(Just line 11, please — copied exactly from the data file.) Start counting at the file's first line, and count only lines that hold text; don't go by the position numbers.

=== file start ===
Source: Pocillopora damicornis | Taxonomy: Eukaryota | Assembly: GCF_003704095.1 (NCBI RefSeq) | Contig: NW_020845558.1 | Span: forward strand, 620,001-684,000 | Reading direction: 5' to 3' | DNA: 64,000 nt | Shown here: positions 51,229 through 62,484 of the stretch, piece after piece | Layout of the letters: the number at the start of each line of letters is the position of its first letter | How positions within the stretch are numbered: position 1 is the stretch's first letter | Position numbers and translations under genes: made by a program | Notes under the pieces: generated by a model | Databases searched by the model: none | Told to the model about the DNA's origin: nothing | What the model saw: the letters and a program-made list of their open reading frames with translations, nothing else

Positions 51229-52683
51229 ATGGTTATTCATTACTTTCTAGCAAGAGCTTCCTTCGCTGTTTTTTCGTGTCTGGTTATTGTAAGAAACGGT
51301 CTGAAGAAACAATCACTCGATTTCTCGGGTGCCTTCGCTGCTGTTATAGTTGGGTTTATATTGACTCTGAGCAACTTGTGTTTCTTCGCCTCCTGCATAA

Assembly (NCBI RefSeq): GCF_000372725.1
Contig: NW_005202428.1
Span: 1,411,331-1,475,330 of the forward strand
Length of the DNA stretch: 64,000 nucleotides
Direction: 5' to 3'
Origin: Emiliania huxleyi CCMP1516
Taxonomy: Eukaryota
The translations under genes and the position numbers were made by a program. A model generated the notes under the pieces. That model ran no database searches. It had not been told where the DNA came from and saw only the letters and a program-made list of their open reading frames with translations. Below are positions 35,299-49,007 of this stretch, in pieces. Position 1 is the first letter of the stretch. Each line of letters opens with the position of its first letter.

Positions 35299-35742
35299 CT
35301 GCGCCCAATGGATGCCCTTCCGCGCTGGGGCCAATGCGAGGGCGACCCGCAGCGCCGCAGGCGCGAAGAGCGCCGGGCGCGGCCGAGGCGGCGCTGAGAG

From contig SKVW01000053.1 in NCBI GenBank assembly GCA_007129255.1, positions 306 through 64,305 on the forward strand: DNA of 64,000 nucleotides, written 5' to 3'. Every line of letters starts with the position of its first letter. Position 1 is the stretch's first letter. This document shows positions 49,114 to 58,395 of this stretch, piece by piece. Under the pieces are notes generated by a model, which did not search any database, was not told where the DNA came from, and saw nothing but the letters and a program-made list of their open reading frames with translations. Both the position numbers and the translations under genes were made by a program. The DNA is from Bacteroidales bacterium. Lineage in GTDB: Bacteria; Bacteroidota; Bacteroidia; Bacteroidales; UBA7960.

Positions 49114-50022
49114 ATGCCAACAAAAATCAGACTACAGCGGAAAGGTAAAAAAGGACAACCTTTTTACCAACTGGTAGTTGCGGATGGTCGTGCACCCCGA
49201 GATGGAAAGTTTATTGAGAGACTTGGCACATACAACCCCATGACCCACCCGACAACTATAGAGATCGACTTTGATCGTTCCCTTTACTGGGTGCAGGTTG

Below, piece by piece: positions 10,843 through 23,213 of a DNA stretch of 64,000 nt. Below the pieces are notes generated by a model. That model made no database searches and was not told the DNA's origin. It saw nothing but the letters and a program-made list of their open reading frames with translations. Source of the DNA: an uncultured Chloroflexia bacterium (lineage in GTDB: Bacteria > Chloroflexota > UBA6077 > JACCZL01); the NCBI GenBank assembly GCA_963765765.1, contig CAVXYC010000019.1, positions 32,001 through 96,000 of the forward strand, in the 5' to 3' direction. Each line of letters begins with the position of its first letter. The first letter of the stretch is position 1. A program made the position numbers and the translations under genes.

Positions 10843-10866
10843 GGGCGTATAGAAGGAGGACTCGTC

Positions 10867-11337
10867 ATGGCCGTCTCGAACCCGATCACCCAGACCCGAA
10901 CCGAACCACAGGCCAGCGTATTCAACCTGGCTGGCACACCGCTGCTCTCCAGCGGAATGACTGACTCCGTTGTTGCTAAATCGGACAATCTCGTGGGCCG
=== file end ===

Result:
Taxonomy: Eukaryota